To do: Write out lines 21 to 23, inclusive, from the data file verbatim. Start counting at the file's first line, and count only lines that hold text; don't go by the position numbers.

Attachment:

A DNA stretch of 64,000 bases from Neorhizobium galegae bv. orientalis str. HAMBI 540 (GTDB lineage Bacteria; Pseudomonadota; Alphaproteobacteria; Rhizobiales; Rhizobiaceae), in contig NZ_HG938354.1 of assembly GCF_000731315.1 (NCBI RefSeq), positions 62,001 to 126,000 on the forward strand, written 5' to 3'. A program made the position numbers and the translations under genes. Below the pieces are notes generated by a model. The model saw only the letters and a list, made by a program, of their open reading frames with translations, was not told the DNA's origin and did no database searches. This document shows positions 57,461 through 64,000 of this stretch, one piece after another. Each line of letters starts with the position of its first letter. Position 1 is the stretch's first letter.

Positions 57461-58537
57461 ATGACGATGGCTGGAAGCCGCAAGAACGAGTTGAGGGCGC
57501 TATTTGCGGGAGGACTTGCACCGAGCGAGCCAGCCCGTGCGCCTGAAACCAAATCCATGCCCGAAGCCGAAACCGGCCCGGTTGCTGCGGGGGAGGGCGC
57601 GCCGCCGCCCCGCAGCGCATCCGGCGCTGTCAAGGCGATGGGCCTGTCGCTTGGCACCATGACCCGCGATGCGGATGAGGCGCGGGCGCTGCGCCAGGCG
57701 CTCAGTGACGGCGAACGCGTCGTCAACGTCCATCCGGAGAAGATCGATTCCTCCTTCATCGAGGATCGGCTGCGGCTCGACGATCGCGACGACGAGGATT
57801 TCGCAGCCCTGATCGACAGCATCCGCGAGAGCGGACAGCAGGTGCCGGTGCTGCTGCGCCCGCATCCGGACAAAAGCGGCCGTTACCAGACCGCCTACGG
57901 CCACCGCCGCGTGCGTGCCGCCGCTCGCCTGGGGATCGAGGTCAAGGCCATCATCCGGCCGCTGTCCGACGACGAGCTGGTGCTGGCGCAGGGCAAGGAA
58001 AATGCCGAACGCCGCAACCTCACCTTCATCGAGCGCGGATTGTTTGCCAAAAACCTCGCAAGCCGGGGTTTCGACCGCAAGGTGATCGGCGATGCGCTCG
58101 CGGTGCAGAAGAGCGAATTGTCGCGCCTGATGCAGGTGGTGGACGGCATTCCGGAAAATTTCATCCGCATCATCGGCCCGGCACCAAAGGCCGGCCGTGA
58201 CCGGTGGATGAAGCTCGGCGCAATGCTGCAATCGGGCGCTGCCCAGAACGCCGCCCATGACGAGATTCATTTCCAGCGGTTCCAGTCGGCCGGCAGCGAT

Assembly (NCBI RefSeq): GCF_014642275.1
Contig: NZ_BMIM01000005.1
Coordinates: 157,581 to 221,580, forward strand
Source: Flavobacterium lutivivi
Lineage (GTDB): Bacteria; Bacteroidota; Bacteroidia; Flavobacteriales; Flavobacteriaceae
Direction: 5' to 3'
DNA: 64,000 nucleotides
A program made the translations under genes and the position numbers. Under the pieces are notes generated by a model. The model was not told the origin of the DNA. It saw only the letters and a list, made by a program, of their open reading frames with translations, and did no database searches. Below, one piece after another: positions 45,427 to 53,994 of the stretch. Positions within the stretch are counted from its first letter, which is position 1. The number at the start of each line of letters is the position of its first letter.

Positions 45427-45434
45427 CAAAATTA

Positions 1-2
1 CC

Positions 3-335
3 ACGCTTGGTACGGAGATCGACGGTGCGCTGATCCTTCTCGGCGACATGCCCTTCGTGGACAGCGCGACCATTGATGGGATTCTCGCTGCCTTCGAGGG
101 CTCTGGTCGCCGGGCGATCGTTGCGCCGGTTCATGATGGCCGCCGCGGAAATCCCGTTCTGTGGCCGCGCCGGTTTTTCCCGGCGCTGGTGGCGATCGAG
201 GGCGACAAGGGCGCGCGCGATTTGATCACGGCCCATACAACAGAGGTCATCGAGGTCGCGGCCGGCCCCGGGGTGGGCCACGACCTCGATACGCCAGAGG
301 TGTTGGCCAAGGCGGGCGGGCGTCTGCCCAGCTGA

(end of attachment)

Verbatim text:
45427 CAAAATTA

Positions 1-2
1 CC